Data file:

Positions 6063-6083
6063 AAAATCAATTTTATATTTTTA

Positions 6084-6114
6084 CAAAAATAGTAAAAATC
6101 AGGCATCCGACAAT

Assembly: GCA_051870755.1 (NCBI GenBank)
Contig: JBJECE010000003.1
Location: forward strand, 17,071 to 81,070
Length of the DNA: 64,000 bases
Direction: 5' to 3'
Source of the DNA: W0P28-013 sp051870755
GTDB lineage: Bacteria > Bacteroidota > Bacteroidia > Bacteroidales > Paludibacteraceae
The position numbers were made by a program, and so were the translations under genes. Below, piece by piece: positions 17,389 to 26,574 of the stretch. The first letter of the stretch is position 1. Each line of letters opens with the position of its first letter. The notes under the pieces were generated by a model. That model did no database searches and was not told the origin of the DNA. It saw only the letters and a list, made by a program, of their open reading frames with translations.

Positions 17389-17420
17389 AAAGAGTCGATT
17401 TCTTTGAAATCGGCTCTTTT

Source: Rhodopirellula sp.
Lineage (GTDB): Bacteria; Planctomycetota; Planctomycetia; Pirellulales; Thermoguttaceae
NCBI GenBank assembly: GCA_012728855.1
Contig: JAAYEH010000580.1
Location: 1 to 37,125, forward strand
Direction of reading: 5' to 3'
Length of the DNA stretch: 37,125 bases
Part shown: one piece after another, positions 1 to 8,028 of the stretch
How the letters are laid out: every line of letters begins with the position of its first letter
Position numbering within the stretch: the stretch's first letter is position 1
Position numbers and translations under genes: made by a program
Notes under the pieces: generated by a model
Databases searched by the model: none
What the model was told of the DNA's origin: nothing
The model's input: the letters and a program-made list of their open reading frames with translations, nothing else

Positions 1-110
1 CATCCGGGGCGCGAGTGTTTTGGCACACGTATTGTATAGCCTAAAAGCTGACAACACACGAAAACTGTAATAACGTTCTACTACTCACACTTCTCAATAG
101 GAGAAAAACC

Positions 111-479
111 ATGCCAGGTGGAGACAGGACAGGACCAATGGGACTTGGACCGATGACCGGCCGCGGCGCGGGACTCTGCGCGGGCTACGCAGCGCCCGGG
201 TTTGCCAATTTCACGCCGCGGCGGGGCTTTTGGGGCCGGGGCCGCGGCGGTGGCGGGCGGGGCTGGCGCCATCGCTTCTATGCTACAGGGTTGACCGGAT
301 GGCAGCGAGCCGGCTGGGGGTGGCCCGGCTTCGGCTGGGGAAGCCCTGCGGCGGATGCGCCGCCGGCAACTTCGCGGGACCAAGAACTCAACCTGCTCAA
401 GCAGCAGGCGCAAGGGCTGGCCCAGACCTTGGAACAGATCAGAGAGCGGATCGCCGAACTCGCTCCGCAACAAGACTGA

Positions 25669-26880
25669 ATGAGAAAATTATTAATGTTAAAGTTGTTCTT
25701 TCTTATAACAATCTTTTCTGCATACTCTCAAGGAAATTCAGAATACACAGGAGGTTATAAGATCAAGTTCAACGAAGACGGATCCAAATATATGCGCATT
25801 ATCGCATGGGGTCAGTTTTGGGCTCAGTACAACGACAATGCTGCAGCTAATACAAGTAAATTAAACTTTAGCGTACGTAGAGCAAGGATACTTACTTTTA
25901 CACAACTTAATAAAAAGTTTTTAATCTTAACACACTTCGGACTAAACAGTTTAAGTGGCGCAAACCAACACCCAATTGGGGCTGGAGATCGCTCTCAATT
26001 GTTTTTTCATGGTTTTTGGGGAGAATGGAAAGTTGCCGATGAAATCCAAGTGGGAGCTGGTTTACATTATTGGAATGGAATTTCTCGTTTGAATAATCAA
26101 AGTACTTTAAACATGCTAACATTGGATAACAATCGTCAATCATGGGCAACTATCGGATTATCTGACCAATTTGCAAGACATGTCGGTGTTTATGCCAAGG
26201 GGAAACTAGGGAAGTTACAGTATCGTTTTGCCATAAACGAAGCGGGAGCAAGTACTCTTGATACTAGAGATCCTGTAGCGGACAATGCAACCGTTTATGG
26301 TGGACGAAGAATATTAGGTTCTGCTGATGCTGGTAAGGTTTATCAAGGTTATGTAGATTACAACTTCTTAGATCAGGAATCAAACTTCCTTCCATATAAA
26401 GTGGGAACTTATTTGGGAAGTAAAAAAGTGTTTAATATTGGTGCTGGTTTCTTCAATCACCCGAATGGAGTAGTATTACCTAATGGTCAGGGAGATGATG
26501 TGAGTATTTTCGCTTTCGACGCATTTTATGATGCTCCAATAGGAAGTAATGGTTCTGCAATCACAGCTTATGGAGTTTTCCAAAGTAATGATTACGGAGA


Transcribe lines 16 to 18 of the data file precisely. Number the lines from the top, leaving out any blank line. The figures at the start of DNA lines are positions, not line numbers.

17401 TCTTTGAAATCGGCTCTTTT

Source: Rhodopirellula sp.
Lineage (GTDB): Bacteria; Planctomycetota; Planctomycetia; Pirellulales; Thermoguttaceae